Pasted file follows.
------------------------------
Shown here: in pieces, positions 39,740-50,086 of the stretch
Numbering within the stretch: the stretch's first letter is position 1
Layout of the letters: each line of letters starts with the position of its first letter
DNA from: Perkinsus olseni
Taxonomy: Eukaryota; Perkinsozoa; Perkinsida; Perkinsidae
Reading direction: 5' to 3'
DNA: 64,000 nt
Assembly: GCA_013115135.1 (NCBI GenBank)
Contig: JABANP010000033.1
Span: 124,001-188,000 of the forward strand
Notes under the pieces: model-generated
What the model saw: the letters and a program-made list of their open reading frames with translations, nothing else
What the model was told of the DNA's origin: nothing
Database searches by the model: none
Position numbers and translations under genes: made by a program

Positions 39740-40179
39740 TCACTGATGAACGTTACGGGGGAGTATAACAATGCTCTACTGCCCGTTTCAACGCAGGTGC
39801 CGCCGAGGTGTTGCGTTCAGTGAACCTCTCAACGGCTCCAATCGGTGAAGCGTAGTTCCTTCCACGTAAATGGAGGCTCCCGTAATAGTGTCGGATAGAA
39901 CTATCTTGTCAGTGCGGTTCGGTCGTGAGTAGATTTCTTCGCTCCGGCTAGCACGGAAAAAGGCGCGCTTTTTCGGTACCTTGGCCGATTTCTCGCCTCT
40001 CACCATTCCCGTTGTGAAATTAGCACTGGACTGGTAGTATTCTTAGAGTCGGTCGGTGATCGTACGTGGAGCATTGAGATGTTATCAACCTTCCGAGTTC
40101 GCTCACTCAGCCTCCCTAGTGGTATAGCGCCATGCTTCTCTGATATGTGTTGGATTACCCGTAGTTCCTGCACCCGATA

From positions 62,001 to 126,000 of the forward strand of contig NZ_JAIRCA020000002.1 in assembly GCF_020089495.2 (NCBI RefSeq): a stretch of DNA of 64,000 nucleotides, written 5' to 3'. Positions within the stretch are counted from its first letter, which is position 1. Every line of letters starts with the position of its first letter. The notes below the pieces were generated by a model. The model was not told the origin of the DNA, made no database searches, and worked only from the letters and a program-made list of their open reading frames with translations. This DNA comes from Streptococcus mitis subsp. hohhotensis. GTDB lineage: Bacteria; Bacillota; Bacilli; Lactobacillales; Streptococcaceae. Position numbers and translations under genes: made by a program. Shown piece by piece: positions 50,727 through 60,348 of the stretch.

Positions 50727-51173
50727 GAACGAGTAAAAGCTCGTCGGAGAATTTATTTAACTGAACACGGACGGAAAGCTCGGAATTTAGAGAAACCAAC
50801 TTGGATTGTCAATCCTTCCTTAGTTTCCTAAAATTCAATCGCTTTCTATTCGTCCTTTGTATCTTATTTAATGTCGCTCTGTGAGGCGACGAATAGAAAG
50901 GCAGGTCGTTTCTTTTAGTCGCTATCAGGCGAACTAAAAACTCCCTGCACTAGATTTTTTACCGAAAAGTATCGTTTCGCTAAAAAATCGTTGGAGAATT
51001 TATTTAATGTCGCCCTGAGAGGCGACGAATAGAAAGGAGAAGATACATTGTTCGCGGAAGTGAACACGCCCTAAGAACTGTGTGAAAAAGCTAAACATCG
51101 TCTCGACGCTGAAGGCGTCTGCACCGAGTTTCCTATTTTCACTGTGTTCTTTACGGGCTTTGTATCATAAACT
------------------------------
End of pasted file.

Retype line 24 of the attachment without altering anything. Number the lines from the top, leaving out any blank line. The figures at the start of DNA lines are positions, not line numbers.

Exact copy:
50727 GAACGAGTAAAAGCTCGTCGGAGAATTTATTTAACTGAACACGGACGGAAAGCTCGGAATTTAGAGAAACCAAC